An apparently ordinary rabbit’s hole in a farmer’s field leads to an underground sanctuary said to have been used by a medieval religious order – but is everything what it seems?
According to local legend, the Caynton Caves, near Shifnal, in Shropshire, were used by followers of the Knights Templar in the 17th Century.
Located less than a metre underground, they appear to be untouched structurally.
Their original purpose is shrouded in mystery, but Historic England, which describes the caves as a “grotto”, believes they were probably built in the late 18th or early 19th Century.
In its report, it said the caves appear to be used for “black magic rites” by modern-day visitors.
Michael Scott, from Birmingham, went to photograph the caves after seeing a video of them online.
He said: “I traipsed over a field to find it, but if you didn’t know it was there you would just walk right past it. Considering how long it’s been there it’s in amazing condition, it’s like an underground temple.”
The tunnel leads to a network of walkways and arches carved out of sandstone, as well as a font.
Mr Scott said the cave was “quite cramped” and those nearing 6ft (1.8m) tall would have to bend down to fit in. Some chambers are so small that those exploring have to enter them on hands and knees.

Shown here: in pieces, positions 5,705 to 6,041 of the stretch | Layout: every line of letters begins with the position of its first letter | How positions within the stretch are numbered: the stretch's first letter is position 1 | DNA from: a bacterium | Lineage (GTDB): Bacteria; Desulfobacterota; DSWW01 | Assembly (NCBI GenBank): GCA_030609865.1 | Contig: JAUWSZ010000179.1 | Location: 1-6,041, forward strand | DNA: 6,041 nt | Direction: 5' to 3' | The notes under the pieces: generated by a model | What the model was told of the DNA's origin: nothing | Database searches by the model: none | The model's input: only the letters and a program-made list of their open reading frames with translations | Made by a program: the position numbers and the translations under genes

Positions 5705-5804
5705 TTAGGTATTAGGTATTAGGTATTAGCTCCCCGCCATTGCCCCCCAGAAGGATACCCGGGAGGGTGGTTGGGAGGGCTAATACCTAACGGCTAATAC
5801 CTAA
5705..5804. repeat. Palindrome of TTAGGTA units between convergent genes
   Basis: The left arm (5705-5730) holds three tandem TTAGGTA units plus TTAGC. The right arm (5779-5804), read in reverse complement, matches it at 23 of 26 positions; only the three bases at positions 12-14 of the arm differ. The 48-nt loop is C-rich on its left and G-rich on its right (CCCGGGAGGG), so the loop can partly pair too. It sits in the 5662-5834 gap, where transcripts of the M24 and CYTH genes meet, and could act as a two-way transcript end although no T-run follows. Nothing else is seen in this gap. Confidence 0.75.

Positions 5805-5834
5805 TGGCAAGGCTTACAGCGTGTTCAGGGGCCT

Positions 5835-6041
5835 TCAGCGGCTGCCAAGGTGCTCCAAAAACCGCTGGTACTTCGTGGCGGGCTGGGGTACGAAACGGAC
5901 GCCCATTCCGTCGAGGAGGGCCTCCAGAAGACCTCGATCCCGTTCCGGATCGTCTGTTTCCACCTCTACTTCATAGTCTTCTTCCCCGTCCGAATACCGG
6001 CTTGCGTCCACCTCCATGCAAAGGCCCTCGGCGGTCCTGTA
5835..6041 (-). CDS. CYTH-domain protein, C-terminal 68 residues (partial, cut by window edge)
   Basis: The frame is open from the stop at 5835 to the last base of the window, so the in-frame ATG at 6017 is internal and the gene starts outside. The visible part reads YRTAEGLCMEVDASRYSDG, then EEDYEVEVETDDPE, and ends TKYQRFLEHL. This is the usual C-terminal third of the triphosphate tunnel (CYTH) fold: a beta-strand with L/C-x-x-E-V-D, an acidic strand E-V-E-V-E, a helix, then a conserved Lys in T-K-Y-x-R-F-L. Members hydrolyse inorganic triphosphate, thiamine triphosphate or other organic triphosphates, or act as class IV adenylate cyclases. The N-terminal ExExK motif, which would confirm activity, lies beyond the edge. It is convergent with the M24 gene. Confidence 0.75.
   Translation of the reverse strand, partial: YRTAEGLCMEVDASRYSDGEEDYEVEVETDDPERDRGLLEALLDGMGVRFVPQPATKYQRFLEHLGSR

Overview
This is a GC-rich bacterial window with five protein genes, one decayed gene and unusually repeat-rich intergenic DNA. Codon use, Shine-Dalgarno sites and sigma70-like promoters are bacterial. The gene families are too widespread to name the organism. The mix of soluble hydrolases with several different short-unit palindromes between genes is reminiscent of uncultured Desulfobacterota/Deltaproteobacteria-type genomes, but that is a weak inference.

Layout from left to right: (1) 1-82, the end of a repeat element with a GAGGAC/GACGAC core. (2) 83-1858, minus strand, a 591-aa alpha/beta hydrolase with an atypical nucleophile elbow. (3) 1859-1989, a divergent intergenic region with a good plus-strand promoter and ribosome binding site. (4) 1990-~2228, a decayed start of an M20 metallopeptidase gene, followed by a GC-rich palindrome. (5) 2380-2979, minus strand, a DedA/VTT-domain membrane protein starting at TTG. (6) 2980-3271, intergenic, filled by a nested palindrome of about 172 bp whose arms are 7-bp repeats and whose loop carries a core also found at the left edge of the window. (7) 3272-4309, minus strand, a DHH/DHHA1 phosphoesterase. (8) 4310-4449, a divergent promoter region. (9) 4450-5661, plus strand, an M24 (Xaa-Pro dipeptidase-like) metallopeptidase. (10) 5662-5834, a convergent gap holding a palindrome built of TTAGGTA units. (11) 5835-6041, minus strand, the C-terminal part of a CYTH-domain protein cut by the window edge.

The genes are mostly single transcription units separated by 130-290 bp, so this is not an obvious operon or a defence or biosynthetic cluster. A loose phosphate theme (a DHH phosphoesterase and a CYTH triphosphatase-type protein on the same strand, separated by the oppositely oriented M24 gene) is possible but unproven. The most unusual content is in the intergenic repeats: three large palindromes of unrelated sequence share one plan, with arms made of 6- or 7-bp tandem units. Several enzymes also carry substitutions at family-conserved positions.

“I had to crouch down and once I was in it was completely silent. There were a few spiders in there but that was it. It was raining so the slope down was quite sludgy but inside the cave was bone dry,” he added.
The caves were reportedly sealed up in 2012 in a bid to keep away vandals and practitioners of “black magic”.
The Templars were a Catholic military order founded in the 12th Century to guard pilgrims on their way along the dangerous roads that led to Jerusalem.
Its members were effectively armed monk-like knights who were granted certain legal privileges and whose status was backed by the Church. They were reputed to be the possessors of great wealth and power.
In 1095, Pope Urban II promised the knights of Europe forgiveness of their sins if they went on a Crusade to win back Jerusalem for Christianity. Many responded by “taking the cross” and showed this act by cutting out red crosses before sewing them into their tunics.
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